Deadly measles complication more common than previously thought
New research presented at IDWeek today shows that a deadly neurologic complication from childhood measles is much more common than previously thought. The study, presented by researchers from the University of California, Los Angeles (UCLA), describes the frequency of subacute sclerosing panencephalitis (SSPE), which is 100% fatal.
Infants under the age of 12 months are too young to get the measles, mumps, and rubella (MMR) vaccine and rely on herd immunity to offer passive protection. If a baby contracts measles in his or her first year of life, it was previously assumed that the child had a 1 in 100,000 chance of suffering from SSPE. Now, new data from California health records suggests SSPE occurs in 1 of every 609 cases. Seventeen patients with SSPE were identified between 1998 and 2015, all of whom contracted measles before being vaccinated, according to an IDWeek news release.
"This is really alarming and shows that vaccination truly is life saving," said James D. Cherry, MD, an author of the study and a distinguished research professor of pediatrics and infectious diseases at the UCLA David Geffen School of Medicine at the University of California Los Angeles.
The only way to prevent the complication is encourage that everyone get vaccinated against measles, which is usually a two-dose vaccine given between 12 and 15 months of age, with a follow-up at age 5, the researchers say. The study authors suggest limiting travel outside of the United States, including to Europe, before a child has received both doses.
Oct 28 IDWeek press release
Early promising findings for meningitis B immunization in UK infants
In September 2015 the United Kingdom became the first country to introduce a vaccine against Neisseria meningitidis serogroup B strains (Bexsero, made by GlaxoSmithKline) into the routine vaccination schedule for infants, and researchers yesterday reported the first evidence of its effectiveness and impact against the disease.
The vaccine was highly effective and cut meningococcal B illnesses incidence babies by 50%, a team from Public Health England reported in The Lancet.
UK health officials recommend two-dose priming at ages 2 and 4 months and a booster dose at 12 months for all infants born since July 2015, plus a catch-up program for babies born in May or June of 2015.
Using surveillance data the researchers identified cases diagnosed from Sep 1, 2015, to Jun 30, 2016, and compared meningococcal B illnesses in vaccine-eligible kids with cohorts in the previous 4 years and among vaccine-ineligible children.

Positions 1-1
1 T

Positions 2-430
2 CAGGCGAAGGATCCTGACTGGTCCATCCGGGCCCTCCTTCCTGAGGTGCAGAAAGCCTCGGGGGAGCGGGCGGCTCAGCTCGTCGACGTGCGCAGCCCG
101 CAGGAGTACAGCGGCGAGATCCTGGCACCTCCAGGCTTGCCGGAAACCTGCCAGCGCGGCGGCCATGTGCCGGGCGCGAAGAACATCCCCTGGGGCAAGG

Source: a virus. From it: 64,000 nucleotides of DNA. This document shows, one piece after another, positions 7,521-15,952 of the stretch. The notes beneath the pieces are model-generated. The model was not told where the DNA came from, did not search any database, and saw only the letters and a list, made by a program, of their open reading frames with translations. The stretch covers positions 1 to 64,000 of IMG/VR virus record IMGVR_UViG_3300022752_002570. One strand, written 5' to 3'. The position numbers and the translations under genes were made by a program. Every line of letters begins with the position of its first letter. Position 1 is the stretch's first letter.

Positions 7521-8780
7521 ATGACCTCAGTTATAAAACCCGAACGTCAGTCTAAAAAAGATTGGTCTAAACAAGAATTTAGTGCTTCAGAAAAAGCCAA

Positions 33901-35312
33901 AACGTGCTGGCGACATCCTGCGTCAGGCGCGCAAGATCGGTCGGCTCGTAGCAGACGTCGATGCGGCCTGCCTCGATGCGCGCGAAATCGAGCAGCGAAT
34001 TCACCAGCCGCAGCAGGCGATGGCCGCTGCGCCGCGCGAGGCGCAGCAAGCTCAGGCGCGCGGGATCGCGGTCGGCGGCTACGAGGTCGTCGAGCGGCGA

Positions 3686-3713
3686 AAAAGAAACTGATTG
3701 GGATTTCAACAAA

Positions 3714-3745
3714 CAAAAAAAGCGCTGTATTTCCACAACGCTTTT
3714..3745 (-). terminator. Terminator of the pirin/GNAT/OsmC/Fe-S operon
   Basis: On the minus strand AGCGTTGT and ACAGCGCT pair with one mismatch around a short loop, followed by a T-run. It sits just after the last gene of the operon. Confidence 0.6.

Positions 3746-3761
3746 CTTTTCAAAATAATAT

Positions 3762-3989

At 95.5% for one dose and 88.6% for two doses, coverage was high for the new vaccine in its first 10 months. Two-dose effectiveness was 82.9% (95% confidence interval, 24.1% to 95.2%) against all meningitis B cases, and the team found a 50% lower incidence of disease in the vaccinated group compared with vaccine-eligible kids in the previous 4 years.
In a commentary in the same Lancet issue, two experts wrote that the findings shed new light on the breadth of immune response, especially since 2013 findings from the first use of the vaccine in young adults in an outbreak setting showed that a third weren't protected against the circulating strain. The authors are Nicole Basta, PhD, MPhil, from the University of Minnesota, and Hannah Christensen, PhD, with the University of Bristol in the United Kingdom.
The new findings highlight the key role of population-based studies for gauging the impact of new vaccines and are encouraging for preventing disease in infants, the two wrote. Longer-term follow-up is needed to gauge how long protection lasts, but they noted that the findings are reassuring for other countries considering adding the meningitis B vaccine to their routine immunization schedules.
Oct 27 Lancet abstract
Oct 27 Lancet commentary
NIH grants help US universities boost West Africa research capacity
That Fogarty International Center (FIC) of the National Institutes of Health (NIH) has awarded four US universities a total of $200,000 in an outreach program to strengthen research capacity to study Ebola and other emerging viral diseases in Ebola-hit countries in West Africa, the NIH announced this week in a news release.
The collaborations aim to develop research training proposals that would strengthen the skills required to evaluate vaccines, develop new diagnostic tests and treatments, and identify the most effective intervention strategies for disease outbreaks. The planning grants, at about $50,000 each, are also designed to help the universities prepare to compete for larger, longer-term FIC grants to implement research training programs.
The awards went to Duke, Tulane, Vanderbilt, and Yale universities. The first three are collaborating with institutions in Sierra Leone, while Yale's project involves work with researchers in Liberia.
FIC Director Roger I. Glass, MD, PhD, said, "By training local researchers in epidemiology and lab skills, and helping them form networks with U.S. scientists, we believe future disease outbreaks can be better contained."
Oct 26 NIH news release